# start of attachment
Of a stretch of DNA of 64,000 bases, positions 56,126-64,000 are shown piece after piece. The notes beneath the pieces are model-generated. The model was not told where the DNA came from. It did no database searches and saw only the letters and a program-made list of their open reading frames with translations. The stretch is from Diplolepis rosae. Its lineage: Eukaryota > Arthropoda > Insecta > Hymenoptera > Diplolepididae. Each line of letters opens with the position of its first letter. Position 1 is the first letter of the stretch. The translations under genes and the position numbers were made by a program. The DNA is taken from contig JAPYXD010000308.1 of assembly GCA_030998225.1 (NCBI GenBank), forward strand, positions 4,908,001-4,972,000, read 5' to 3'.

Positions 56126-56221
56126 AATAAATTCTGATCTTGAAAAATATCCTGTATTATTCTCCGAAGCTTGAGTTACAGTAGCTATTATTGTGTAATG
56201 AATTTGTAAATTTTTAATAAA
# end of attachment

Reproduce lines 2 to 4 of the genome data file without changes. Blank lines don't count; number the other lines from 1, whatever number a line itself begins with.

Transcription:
Positions 56126-56221
56126 AATAAATTCTGATCTTGAAAAATATCCTGTATTATTCTCCGAAGCTTGAGTTACAGTAGCTATTATTGTGTAATG
56201 AATTTGTAAATTTTTAATAAA